The ‘departure’ of Floyd Mayweather Jr, coupled with the demise of long established industry leaders like Klitschko, Hopkins and Pacquiao has left vacancies on the sport’s pound-for-pound podium. And fans can expect an almighty scramble among the rising elite to fill them.

One man primly placed to stake a claim is unbeaten Philadelphia welter Danny Garcia who collides with Gilroy, California southpaw Robert Guerrero for the vacant WBC crown at the Staples Center, Los Angeles this Saturday. The showdown will be screened coast-to-coast on the free to air FOX network in the US while BoxNation broadcast live and exclusive in the UK.

At 27, the one-time Amir Khan conqueror could be the right age, in the right division and with the right connections to soar to superstardom.

‘Swift’ certainly has fighting pedigree. A Puerto Rican descendant raised in the north Phillie project known as ‘The Badlands’, Garcia claims to be inspired to uphold the rich fighting heritages of both ‘The City of Brotherly Love ‘ – think Frazier, Hopkins, Balboa – and a motherland that blessed us with Carlos Ortiz, Wilfredo Gomez and Tito Trinidad.

A fist fighter since being bullied at kindergarten, Garcia’s combative father Angel fibbed about his son’s age and enrolled him at the Harrowgate Boxing Club aged just seven. Once rumbled, his debut was delayed for three years but in 1998, weighing just 75lbs, he began a 107-13 amateur innings that brought junior and senior US national titles whilst still a teen.

Defeat to Javier Molina in the US Trials extinguished his Olympic dream in August 2007 and forced him to enter the pros without fanfare.

However, eight and a half years on, he is still to be beaten as a pro. And since announcing himself at world level in March 2012, by roasting Mexican legend Erik Morales, Garcia has systematically compiled a CV comparable if not superior to most other P4P aspirants.

His unblemished 31 fight resume lists victories in six world title fights for either the WBC or WBA Super belts, not to mention the scalps of eight world champions, past or present. And if Morales and New Yorkers Zab Judah and Paulie Malignaggi could be filed under shop soiled, Amir Khan, Lucas Matthysse and Lamont Peterson certainly were not.

Garcia is a prime example of the whole being greater than the sum of the parts. He excels at little yet areas of deficiency are hard to find. He is multi-dimensional and – bar an off night with Mauricio Herrera on his Puerto Rican homecoming in 2014 – frighteningly consistent.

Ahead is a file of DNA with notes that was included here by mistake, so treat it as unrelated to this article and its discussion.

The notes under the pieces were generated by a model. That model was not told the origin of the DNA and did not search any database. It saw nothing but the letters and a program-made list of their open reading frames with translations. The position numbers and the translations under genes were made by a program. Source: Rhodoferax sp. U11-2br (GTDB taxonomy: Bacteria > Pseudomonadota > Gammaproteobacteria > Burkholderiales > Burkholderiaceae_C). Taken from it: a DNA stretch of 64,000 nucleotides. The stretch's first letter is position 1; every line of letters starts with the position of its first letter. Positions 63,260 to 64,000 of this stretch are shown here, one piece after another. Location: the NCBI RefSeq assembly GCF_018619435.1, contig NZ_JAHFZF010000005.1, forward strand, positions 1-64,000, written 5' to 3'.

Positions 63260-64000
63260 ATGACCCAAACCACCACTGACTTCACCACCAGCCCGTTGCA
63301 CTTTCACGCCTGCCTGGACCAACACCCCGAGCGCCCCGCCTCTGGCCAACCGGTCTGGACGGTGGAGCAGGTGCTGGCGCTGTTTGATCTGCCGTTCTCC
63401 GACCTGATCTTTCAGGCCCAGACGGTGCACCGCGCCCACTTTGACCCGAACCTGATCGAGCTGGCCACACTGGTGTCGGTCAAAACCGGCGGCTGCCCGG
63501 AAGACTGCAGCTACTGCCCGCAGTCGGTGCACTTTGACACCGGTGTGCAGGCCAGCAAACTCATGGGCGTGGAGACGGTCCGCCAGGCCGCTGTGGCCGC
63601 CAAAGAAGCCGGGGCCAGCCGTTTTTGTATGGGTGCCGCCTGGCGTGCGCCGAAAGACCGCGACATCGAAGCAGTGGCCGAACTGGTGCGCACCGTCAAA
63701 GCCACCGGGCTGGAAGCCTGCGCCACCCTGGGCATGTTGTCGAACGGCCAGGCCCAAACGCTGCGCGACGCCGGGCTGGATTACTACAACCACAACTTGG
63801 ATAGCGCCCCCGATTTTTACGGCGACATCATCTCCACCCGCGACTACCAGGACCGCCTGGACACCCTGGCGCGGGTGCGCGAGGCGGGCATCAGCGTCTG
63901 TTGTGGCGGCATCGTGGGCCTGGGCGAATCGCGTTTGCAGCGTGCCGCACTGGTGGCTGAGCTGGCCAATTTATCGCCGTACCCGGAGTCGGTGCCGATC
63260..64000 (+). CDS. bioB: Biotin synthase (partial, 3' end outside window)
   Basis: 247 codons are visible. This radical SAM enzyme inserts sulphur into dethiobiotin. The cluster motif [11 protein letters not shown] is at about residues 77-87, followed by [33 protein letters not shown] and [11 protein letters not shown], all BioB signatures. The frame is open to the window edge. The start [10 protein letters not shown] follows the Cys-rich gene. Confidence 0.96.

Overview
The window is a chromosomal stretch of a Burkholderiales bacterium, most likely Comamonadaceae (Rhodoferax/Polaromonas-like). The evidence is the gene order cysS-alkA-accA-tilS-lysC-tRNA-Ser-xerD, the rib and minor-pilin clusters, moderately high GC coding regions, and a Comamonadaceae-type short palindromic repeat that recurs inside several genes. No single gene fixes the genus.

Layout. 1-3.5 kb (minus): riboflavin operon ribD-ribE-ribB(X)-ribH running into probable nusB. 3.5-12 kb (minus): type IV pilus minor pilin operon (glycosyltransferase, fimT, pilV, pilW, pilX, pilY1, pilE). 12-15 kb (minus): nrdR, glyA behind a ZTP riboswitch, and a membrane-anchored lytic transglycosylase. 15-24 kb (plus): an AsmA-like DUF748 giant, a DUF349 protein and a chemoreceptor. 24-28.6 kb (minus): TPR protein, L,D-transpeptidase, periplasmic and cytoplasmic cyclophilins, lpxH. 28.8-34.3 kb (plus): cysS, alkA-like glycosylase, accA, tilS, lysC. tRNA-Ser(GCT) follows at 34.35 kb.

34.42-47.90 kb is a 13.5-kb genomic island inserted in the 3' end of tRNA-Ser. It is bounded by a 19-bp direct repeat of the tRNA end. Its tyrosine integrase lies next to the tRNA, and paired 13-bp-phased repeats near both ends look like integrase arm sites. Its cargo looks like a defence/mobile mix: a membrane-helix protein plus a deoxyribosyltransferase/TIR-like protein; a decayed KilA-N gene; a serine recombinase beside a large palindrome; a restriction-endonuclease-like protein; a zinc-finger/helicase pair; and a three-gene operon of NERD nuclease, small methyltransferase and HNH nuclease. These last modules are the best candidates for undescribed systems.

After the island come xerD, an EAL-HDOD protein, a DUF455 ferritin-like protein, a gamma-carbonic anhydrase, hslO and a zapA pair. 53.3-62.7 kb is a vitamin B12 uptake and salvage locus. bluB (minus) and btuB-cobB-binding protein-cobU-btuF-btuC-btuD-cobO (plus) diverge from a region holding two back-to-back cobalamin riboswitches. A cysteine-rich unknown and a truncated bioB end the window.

‘Swift’ has the tools to fight either hard or smart. He slaughtered Khan with home run right hands yet put Morales to sleep with a left hook. He showcased impressive technical skills to school Judah and Malignaggi and tactical nous to defuse Argentine bomber Lucas Matthysse. Yet to tumble amateur or pro, his jaw is seemingly concrete.

Though pleasant, humble, reserved and soft spoken, behind the serenity lies real steel. Do not mistake his shyness for weakness.

In his 18th gig, aged 22, he braved a disturbingly hostile Cancun crowd to spank heavy handed home hero Jorge Romero in nine and lift the WBC Youth title. Four years later, he tamed Judah in his native Brooklyn. He was a 7-1 outsider prior to flattening Khan and a significant underdog against Matthysse. As they say down Bermondsey way: he fears no foe!’

And any thoughts that Garcia’s introverted nature might compromise his commercial value evaporate once you chance upon his excitable, obnoxious but consistently entertaining father Angel.

Pops has served as chief coach since Danny first laced ‘em up and always assumes top billing at every press gathering. Trash talker extraordinaire, his jibe that ‘I’ve never seen a Pakistani that can fight’ unhinged Khan just as much as his son’s fists did.

In addition to selling the tickets and TV, cancer conquering Angel, serves as Garcia minor’s main source of motivation. ‘He always talks crap and I gotta back it up!’ concedes a slightly embarrassed Danny.

Having cleaned out the 140lb class, the fearless Garcia has now thrown himself head first into boxing’s most talent laden division.

Aligned with the mysterious and fast monopolising Al Haymon – a man hellbent on restoring our sport back into the mainstream by showcasing his Premier Boxing Champions on major network TV – one senses Garcia’s defining fights remain ahead.

The runners and riders at 147 could include a returning ‘Money’ Mayweather, a soon to depart Pacman, Brits Amir Khan and Kell Brook, elite compatriots Keith Thurman, Tim Bradley, Shawn Porter and  fast soaring Errol Spence. Chuck present light-welter leader Terence Crawford – who Garcia beat in the 2006 US nationals – into the mix and you have easily the strongest decimal in any division.

Mentor Haymon carries the clout to force the showdowns, deliver the exposure and mould a legend. Expect Garcia, fearless and focussed, to feature strongly. It will take someone exceptional to beat him.